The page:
- The company situation is not advertised publicly as in the case of company administration
- If action is taken quickly enough, a CVA can prevent a winding-up petition from taking effect
- A CVA offers reassurance to creditors that some of the debt will be repaid
- Creditors may agree to continue trading with the company, albeit under different payment terms such as pro-forma invoices or cash-on-delivery
How does the process work?
The timescale from initial contact with an insolvency practitioner to agreement of a CVA is 6-8 weeks on average. Once an IP has been appointed, it usually takes around 4 weeks to produce and post the final draft to creditors.
Here is a general outline of the CVA process:
- A licensed insolvency practitioner is approached - they will assess the company situation and decide whether a CVA is the most appropriate solution, keeping both business and creditors in mind. Begbies Traynor has many years’ experience of dealing with company insolvencies. We can review your company situation and quickly offer professional advice
- If recommended by the IP, a CVA proposal is drafted following a detailed review of the company, its liabilities and assets as well as creditors and debts. The company directors may agree its terms or request amendments, but the IP must be satisfied that any final proposal has a reasonable chance of success before proceeding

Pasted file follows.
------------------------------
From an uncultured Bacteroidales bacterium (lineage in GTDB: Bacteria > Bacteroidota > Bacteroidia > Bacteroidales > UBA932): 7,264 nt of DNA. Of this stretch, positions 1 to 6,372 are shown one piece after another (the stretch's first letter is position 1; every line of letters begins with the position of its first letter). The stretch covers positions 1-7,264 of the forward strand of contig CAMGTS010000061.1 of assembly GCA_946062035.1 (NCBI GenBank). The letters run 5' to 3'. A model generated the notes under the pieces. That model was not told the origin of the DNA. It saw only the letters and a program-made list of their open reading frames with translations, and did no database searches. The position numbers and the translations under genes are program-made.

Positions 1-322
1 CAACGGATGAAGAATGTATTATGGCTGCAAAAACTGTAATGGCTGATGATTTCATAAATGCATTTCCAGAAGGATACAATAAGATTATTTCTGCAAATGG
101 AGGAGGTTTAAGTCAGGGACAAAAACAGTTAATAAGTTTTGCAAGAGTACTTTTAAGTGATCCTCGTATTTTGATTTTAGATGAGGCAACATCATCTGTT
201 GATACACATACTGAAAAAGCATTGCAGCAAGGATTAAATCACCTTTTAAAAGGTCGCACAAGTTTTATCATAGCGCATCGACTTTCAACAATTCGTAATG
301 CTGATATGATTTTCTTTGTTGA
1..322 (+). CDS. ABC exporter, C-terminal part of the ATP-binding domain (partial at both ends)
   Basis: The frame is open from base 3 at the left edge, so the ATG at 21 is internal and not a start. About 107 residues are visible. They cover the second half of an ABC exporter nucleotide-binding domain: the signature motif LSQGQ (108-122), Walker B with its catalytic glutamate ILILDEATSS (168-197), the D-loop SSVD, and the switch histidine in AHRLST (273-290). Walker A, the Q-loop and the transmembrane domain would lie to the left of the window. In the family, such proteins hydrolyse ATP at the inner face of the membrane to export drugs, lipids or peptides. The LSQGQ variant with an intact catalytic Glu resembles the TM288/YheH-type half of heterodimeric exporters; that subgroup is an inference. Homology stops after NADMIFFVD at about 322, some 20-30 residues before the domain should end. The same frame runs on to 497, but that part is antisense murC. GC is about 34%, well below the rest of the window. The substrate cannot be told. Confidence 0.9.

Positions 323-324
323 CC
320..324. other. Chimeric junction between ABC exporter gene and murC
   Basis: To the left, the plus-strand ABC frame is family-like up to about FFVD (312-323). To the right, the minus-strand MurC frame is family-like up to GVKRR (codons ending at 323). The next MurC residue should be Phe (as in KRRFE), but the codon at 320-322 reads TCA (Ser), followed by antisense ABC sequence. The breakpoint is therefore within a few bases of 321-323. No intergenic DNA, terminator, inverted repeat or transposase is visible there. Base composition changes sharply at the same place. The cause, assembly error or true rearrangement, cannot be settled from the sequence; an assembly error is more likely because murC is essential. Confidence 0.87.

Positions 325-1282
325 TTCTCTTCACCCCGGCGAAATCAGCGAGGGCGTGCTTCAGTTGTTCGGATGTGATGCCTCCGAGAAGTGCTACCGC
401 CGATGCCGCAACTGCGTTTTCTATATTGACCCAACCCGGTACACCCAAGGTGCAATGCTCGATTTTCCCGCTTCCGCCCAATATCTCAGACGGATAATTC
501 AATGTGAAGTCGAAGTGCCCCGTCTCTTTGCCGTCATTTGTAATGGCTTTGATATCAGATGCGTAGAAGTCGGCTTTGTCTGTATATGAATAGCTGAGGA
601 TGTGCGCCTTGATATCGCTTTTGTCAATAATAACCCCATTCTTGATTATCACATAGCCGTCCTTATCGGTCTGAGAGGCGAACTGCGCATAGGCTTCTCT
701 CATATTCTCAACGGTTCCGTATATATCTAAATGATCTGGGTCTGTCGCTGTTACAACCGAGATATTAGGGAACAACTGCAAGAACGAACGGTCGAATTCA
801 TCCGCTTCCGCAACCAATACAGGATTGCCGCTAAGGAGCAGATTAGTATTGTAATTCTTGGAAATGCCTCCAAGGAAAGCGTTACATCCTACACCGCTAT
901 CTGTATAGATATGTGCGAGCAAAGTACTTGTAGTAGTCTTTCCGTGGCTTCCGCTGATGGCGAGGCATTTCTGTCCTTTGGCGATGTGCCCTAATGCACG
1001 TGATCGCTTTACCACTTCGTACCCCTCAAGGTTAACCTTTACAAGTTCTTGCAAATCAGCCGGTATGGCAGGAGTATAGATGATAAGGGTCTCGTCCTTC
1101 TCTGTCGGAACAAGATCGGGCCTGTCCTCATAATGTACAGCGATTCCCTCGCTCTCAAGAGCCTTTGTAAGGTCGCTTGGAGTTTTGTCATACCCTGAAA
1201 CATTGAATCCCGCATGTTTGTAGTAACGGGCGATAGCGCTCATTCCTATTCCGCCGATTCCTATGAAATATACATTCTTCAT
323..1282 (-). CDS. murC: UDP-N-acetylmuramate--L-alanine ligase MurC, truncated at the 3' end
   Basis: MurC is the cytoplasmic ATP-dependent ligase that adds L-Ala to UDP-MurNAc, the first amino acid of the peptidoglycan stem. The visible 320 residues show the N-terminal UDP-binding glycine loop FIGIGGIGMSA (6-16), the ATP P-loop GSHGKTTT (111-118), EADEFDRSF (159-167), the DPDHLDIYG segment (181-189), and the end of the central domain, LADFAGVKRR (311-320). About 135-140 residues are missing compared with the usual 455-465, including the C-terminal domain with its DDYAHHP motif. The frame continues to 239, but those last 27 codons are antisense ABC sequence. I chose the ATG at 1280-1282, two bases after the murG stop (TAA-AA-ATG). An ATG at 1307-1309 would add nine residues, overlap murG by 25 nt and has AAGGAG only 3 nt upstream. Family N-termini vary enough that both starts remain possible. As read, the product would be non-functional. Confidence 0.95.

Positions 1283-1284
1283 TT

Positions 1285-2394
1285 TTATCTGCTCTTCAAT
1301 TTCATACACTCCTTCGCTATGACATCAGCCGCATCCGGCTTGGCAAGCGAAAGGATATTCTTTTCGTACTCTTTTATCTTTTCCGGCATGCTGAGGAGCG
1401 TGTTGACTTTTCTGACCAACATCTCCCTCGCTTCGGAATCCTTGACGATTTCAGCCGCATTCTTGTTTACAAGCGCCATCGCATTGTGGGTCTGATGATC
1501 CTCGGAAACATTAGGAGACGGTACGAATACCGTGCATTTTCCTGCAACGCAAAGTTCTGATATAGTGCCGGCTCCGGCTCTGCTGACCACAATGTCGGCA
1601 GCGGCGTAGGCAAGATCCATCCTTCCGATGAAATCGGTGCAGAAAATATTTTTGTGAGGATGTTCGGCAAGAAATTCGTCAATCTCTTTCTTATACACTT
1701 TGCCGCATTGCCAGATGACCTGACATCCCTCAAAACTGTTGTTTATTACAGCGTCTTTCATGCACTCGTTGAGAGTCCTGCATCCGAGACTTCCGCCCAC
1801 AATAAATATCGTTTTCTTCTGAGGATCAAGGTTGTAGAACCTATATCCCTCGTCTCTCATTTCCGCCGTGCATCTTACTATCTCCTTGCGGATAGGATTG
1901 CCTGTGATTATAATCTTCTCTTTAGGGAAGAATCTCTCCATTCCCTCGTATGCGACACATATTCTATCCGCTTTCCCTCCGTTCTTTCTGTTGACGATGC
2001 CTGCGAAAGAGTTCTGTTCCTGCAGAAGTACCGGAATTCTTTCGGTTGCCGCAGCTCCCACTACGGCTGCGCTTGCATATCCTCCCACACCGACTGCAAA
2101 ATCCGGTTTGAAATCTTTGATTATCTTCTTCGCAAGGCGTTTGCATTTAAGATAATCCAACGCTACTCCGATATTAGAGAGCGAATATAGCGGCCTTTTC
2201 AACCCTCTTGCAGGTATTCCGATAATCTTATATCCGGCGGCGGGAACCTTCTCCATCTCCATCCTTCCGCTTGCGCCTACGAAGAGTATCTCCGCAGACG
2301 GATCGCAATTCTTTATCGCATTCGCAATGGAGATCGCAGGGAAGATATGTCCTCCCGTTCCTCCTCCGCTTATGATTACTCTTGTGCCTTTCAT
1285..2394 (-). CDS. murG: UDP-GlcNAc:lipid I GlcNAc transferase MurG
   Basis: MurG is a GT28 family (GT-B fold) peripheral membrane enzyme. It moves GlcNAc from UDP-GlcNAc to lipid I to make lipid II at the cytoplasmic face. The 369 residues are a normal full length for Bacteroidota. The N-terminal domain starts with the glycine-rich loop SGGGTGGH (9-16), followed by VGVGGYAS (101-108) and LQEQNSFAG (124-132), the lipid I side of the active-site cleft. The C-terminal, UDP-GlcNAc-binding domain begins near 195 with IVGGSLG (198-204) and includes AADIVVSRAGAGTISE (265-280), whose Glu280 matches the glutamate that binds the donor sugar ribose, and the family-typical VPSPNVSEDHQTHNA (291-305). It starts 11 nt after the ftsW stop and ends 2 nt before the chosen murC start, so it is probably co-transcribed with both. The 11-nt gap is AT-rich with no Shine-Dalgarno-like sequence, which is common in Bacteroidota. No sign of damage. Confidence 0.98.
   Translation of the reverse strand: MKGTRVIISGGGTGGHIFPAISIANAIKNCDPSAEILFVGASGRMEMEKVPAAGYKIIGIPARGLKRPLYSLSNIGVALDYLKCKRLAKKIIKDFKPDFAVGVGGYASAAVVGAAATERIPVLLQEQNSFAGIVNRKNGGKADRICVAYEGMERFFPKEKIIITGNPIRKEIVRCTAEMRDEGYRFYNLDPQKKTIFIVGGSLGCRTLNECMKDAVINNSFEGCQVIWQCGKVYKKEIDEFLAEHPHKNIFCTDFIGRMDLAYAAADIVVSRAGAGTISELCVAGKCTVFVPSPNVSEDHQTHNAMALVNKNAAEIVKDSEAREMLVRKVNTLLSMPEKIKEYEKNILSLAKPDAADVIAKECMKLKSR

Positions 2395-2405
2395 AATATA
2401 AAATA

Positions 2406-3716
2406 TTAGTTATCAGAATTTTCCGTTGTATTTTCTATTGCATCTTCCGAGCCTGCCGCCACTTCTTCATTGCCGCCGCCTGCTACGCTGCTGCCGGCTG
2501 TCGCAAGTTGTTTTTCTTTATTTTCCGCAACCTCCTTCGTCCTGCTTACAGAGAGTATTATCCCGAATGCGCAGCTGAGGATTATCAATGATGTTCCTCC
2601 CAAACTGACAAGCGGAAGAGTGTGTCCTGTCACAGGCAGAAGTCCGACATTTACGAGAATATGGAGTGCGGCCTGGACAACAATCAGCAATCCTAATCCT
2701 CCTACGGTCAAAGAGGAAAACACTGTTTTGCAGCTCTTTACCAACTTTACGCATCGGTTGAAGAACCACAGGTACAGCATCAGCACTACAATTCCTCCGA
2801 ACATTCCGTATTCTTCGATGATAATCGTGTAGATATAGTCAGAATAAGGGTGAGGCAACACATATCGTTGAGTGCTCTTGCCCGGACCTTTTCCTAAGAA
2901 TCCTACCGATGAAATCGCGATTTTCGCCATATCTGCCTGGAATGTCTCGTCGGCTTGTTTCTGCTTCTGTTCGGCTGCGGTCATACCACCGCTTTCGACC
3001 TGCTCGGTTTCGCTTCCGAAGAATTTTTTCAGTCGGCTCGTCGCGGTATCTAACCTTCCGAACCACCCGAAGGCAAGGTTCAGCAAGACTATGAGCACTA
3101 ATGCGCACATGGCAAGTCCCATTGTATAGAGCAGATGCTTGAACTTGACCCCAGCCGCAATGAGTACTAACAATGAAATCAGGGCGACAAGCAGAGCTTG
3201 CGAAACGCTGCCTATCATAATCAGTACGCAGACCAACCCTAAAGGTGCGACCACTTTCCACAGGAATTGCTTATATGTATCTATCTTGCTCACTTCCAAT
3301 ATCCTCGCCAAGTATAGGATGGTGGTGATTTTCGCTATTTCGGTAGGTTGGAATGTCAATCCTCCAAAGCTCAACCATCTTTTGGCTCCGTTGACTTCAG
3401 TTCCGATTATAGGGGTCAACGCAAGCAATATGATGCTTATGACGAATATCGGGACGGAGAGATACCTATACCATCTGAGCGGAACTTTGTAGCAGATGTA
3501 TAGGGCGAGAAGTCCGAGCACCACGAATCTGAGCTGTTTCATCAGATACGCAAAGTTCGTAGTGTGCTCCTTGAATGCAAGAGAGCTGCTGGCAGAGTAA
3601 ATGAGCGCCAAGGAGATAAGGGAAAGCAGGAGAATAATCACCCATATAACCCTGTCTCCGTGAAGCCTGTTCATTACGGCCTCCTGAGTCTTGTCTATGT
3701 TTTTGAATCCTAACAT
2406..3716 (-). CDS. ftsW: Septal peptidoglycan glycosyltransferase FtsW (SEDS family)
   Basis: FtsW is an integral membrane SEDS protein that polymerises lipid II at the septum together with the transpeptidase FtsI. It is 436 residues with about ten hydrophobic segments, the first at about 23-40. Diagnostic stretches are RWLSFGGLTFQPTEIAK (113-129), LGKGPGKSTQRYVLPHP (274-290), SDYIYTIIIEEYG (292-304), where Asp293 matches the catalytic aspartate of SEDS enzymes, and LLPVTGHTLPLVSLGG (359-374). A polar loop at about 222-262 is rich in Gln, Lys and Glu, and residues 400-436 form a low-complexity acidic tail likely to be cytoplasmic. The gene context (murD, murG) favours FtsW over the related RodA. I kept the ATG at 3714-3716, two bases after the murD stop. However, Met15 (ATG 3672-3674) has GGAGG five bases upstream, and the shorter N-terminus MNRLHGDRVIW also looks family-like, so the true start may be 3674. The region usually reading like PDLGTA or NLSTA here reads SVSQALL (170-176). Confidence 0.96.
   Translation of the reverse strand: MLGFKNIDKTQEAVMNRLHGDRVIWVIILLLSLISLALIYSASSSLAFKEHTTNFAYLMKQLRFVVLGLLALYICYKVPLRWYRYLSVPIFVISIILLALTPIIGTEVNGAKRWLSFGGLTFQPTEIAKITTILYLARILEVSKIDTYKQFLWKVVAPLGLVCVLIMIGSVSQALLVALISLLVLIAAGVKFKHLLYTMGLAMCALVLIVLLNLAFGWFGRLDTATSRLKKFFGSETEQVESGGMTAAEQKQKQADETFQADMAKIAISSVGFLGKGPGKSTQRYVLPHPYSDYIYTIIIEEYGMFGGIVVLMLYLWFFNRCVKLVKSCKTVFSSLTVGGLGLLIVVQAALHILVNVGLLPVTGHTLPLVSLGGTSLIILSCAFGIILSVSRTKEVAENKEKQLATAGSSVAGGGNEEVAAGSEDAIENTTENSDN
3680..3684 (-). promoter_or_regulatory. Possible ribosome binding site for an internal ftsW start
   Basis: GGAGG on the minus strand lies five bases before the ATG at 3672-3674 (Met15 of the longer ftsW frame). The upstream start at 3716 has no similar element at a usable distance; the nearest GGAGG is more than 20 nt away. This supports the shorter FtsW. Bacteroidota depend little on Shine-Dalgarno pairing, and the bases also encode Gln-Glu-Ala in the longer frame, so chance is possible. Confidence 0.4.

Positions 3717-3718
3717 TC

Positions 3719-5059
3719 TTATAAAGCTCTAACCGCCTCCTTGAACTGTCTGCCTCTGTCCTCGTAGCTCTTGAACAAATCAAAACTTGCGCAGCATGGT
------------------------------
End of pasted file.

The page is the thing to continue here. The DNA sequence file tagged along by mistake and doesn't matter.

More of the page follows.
- Upon agreement the final proposal is filed at court, given a legal originating number, printed, and then copies distributed to creditors
- The IP arranges separate meetings for creditors and shareholders not less than three weeks following the distribution of the CVA
- The creditors’ meeting provides an opportunity to question the terms of the CVA, although some creditors choose to send a representative rather than attending themselves. Others prefer to vote by post or fax their acceptance or rejection of the proposal
- The proposal is approved if 75% or more of the creditors (by debt value), vote in favour of the CVA, including postal and proxy votes
- A vote is also taken at the shareholders’ meeting, with a majority of 50% or more (by debt value) required for the CVA to be approved
- The IP chairs each meeting, and on successful approval issues a report to the court and all creditors within four days. The report details the outcome of each meeting - who was there, plus the results of each vote
- The CVA takes effect as from the date of the creditors’ meeting - no action can then be taken against the company by its creditors unless there is a default, in which case it will probably result in the compulsory liquidation of the company.
As licensed insolvency practitioners, we can help to ensure that the repayment model is viable. We have worked with thousands of distressed companies and we understand that being pursued for unpaid debts is a hugely stressful time and equally recognise that creditors simply want to be paid.
So, if your business is potentially viable but struggling with cash-flow problems or facing threats from creditors such as demands or even a winding-up petition, a Company Voluntary Arrangement could help bring an end to creditor pressure and revive your company.